Thursday, April 25, 2013

My Answers to All 56 Criticwire Survey Questions Part III

Our Most Wanted Prequels
For this one, I think to my two favorite films. I wouldn’t mind seeing Colonel Kurtz’s descent into madness and then ruling over his jungle compound before Willard shows up to kill him in Apocalypse Now. But the one I really wanted to see is for Taxi Driver – what the hell happened to Travis Bickle in Vietnam that made him so crazy, or was he already that crazy. I should say this – I don’t actually want ANYONE to make either of these films, but I would have been interested in Coppola and Scorsese had done so decades ago.

Old Directors, New Technology
What old director would be benefited by all the new technology available to him today? I’m tempted to say Georges Meilles, who was a special effects wizard before there were special effects. But I’ll go a different way and say John Cassavetes. Why? Because today, Cassavetes could make his independent films with ease, on the cheap, and not labor for years in Hollywood movies to get funding for one film. His output could have expanded massively – and more films like A Woman Under the Influence and Love Streams are desperately needed today.

The Perfect Summer Movie
When I think of summer movies, I think BIG BLOCKBUSTERS, so although I am tempted to say Elia Kazan’s A Streetcar Named Desire, because I first watched it on a sweltering July night with no air conditioning, so I was as sweaty as Marlon Brando by the end, I’ll go with Steven Spielberg’s Jaws – the one that started it all. Say what you want about Spielberg and Lucas ruining Hollywood with Jaws and Star Wars (it’s bullshit by the way), but Jaws is the perfect summer blockbuster – big, bold, audience friendly, terrifying – and it all takes place at the beach. Summer movies don’t get better than Jaws.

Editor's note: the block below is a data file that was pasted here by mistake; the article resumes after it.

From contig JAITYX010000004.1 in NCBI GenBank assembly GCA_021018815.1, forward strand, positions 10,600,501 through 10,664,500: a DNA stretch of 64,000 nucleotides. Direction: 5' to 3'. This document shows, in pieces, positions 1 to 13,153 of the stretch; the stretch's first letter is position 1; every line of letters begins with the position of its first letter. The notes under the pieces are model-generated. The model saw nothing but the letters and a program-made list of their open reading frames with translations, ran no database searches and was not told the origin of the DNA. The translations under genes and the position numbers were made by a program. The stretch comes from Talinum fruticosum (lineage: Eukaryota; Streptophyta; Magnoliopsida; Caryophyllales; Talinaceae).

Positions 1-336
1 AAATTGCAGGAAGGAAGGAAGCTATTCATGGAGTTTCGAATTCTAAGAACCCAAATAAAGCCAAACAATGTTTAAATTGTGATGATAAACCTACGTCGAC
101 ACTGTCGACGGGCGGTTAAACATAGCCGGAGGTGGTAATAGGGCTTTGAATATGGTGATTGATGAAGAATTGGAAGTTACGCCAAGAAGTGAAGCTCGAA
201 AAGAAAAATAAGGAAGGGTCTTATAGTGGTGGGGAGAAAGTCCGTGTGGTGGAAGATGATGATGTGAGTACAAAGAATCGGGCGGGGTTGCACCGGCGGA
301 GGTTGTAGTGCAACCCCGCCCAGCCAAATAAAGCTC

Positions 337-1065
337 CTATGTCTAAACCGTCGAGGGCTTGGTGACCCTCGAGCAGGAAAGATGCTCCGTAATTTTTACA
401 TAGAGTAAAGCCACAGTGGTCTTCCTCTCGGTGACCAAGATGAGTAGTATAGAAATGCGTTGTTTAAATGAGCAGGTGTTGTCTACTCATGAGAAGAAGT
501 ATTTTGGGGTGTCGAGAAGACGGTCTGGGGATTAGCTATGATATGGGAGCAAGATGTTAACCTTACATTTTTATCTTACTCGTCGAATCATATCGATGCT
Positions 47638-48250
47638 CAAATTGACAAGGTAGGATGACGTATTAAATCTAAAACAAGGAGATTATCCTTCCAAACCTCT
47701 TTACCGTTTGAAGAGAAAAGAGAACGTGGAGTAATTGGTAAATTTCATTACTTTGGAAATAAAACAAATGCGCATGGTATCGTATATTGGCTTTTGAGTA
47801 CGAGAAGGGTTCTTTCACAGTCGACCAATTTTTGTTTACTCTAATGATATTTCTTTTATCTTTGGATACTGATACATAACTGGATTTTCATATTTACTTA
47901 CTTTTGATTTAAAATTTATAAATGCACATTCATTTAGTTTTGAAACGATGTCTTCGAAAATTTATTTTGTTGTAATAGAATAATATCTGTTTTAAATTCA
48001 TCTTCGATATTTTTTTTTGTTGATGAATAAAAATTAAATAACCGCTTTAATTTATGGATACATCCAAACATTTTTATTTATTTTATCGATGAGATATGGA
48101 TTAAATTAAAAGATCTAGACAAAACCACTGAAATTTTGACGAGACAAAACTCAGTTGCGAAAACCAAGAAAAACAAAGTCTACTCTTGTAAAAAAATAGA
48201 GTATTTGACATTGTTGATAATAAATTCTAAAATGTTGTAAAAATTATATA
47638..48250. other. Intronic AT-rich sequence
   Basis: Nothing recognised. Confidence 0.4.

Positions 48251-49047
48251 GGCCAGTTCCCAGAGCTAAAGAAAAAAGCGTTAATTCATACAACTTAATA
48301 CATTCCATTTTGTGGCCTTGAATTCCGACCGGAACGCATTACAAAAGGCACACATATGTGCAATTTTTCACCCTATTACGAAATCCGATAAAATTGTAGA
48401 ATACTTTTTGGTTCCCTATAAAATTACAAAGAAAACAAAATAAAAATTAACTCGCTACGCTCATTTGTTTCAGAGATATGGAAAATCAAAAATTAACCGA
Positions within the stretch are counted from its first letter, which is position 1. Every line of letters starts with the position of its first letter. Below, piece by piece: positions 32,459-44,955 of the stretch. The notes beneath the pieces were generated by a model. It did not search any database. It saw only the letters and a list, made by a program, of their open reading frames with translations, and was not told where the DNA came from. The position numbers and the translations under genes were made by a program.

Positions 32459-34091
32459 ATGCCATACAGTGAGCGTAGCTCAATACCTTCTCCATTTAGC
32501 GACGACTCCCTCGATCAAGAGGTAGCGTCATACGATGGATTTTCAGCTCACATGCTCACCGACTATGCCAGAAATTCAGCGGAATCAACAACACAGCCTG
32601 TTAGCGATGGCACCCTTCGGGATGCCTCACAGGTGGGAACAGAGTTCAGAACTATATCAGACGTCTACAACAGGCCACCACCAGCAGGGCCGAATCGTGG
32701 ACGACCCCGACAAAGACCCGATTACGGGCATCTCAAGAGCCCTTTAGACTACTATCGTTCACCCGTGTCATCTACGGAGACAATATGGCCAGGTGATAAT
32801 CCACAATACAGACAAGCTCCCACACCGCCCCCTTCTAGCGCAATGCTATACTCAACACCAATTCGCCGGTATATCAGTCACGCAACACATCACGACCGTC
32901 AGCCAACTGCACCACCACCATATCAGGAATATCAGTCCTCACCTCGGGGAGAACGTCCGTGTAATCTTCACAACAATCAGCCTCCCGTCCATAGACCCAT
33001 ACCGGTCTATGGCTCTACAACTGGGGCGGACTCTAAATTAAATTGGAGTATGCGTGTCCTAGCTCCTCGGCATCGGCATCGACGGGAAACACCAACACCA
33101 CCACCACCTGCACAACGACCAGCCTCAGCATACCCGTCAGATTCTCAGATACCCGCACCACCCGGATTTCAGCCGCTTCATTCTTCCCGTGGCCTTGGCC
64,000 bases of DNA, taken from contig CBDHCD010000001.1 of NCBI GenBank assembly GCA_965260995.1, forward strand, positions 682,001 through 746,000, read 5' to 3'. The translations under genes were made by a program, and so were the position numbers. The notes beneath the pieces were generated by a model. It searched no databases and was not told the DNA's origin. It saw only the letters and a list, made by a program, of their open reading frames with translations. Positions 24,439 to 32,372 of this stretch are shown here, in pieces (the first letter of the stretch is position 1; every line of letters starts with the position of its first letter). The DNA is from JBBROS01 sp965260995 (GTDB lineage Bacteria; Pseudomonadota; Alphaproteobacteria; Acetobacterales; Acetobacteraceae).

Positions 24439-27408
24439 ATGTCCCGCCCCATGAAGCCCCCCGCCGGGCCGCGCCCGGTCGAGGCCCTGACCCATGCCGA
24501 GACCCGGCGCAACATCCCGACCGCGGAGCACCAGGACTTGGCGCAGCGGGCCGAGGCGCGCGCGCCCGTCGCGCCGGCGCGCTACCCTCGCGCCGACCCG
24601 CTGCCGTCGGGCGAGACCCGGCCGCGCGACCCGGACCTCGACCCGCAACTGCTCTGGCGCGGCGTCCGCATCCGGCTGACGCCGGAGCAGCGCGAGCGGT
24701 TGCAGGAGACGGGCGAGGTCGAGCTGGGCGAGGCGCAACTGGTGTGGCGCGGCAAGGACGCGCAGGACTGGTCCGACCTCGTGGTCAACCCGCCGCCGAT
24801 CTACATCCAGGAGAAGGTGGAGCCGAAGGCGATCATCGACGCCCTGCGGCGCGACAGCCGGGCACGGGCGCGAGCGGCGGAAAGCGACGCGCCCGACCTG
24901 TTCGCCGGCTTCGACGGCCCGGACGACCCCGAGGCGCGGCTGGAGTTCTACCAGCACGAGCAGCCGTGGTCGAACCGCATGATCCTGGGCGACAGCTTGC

The Ultimate Midnight Movie
Another hard one for me – since I watch movies at midnight all the time (it’s the only chance I get after my wife and infant daughter go to bed on Friday and Saturday nights) – so I’ve seen everything from rom-coms to action movies to docs to foreign films in the wee hours of the morning. But what is the ultimate one? I’ll go back to by teenage years, and say the first time I watched Tobe Hooper’s The Texas Chainsaw Massacre starting at midnight, it scared the shit out of me, and I barely slept afterwards. So it gets my vote.

When Actors Attack!
This was a question is response to Samuel L. Jackson attacking A.O. Scott for his review of The Avengers, and asking if actors have the right to criticize critics. The answer, of course, is yes – actors do have a right to criticize critics, although they’re probably better off not to. Critics spend their lives criticizing the work that others do – so it’s only fair that their work is also open to be criticized. Critics critique others critics all the damn time, but for some reason get defensive when an actor does it. Samuel L. Jackson can criticize all he wants to – but it does make him look petty, defensive and angry. He should probably have the attitude Abbas Kiarostami has about critics – saying he realized when Roger Ebert called The Taste of Cherry horrible, and then Jonathan Rosenbaum called it a masterpiece, that both were equally useless. Artists are better not to think about critics, and just go about their work. But they have the right to say whatever the hell they want to.

The Sight & Sound Greatest Film Poll